The payday loan company keeps trying to take money from my account

If a payday loan company keeps trying to take money from your account, this is known as continuous payment authority. Find out about the cancelling process here.

In summary

  • If a payday loan company keeps trying to take money from your account, this is known as continuous payment authority (CPA).
  • A lender isn't allowed to seek payment by CPA where it has reason to believe there are insufficient funds in your account or that this would leave insufficient money for priority debts.
  • If you want to cancel a continuous payment authority, you have the choice of either going to your card provider or the payday loan company.

Continuous payment authority

The customer charter published by the payday loan sector’s trade bodies states that members will ‘set out clearly how continuous payment authority works (if we use it) and your rights to cancel this authority so you can decide if this type of repayment is acceptable to you.’

The charter also promises that your lender will always notify you by email, text, letter or phone at least three days before attempting to recover payment using a continuous payment authority.

The Office of Fair Trading’s guidance on continuous payment authorities (CPAs) states that lenders shouldn’t seek payment by CPA where it has reason to believe there are insufficient funds in the account or that this would leave insufficient funds for priority debts or other essential living expenses.

Lenders also shouldn’t continue to use CPAs after you have informed them that you’re in financial difficulties and cannot afford to repay.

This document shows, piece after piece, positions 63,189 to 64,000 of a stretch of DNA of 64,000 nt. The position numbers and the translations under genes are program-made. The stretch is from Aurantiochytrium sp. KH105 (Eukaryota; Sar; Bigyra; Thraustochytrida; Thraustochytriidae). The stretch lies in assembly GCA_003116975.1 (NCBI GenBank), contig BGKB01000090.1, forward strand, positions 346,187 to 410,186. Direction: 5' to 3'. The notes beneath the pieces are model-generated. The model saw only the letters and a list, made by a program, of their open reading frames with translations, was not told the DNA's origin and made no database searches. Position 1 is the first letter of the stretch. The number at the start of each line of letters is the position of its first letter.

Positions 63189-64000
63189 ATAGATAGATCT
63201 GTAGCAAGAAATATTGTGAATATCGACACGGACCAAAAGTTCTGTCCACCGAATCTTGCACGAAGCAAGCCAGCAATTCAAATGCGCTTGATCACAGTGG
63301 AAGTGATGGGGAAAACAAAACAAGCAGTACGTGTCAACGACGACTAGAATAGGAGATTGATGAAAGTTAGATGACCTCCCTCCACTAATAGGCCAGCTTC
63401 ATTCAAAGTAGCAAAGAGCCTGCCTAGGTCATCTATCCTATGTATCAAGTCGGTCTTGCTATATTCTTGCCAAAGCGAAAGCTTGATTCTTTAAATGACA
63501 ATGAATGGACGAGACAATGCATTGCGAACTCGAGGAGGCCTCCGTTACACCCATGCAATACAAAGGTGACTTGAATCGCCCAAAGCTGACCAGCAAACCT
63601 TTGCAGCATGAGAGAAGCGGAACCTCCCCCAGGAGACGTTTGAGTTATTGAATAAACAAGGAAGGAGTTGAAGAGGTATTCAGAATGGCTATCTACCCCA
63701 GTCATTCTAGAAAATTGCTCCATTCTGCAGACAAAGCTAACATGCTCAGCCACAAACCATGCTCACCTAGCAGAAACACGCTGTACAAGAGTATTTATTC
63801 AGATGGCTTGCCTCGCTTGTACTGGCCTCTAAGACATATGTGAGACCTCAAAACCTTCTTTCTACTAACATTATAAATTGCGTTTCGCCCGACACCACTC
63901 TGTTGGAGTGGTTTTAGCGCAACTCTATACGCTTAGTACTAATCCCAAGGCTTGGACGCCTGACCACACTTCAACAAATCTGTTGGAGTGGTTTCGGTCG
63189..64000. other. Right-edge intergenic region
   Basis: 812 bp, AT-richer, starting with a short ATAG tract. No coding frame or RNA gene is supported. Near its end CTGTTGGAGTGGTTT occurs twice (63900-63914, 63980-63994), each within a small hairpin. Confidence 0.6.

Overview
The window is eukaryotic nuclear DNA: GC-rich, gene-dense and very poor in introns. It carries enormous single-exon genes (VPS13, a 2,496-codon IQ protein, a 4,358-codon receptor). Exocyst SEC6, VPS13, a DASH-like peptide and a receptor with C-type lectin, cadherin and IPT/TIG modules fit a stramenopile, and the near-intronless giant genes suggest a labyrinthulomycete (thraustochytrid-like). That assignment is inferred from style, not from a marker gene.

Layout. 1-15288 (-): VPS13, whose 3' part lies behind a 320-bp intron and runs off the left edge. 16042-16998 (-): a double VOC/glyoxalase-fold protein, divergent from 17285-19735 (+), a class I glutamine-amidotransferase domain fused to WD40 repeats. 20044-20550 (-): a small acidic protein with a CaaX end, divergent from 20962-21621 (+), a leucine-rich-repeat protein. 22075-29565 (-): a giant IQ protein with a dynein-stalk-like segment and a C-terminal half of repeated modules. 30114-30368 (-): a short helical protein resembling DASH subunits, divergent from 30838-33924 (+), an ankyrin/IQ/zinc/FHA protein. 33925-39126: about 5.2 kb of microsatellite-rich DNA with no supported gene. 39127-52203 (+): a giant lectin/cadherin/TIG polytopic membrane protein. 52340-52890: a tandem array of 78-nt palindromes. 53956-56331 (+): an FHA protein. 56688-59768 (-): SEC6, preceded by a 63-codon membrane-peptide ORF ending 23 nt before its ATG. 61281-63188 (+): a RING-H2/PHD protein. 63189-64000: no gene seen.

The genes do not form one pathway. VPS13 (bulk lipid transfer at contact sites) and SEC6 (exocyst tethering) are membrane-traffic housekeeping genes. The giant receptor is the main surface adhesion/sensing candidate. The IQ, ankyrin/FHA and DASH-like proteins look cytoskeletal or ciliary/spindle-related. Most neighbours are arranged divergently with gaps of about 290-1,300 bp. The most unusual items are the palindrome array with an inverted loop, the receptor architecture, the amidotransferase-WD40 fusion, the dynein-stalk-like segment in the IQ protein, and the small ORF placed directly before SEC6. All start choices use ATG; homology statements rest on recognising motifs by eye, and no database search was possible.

Speak to your lender

Unless they’ve made every attempt to contact you about the loan, lenders aren’t allowed to keep trying to collect the payment day after day or to try to collect part payments.

If you don’t reply to your lender though, and they don’t have any evidence that you’re in financial difficulty, they are allowed to try to collect the debt again by CPA. 

So it’s always best to speak to your lender as soon as possible if you know you can’t repay a loan.

If you don’t think your lender is treating you fairly, put in a complaint and, if necessary, take your case to the Financial Ombudsman Service (FOS).

Cancelling a CPA

If you want to cancel a continuous payment authority, you have the choice of going to either your card provider or the payday loan company – either of them has to act on your request.

It’s advisable to notify both parties, giving plenty of notice. 

Always cancel in writing, and keep proof of this correspondence. To avoid disputes send post via recorded delivery or emails with a read receipt.

Keep a copy of your contract as proof if you need to show what you agreed to pay, and how.

Cancelling through your card provider

If you have a dispute that your card provider refuses to deal with, refer to the Payment Services Regulations 2009, which requires financial providers to cancel existing recurring payments. 

Disputed sums must be refunded immediately.

If the card provider still refuses to resolve the dispute, write them a formal letter of complaint and tell them you'll refer your complaint to the FOS if its not satisfactorily dealt with. 

If the matter isn't settled within eight weeks, then you can take your complaint to the FOS. 

Ask for a refund of extra costs

If your card provider fails to cancel a CPA when you ask it to, under the Payment Services Regulations you can ask it to refund any extra costs you’ve incurred as a result, such as bank charges or additional credit card interest.

It’s worth remembering though, that even if you cancel a CPA with your bank this doesn’t mean you don’t have to pay back the money you borrowed from the loan company.

Speak to the payday loan company to discuss the best way to repay your debt and to negotiate a new repayment schedule.

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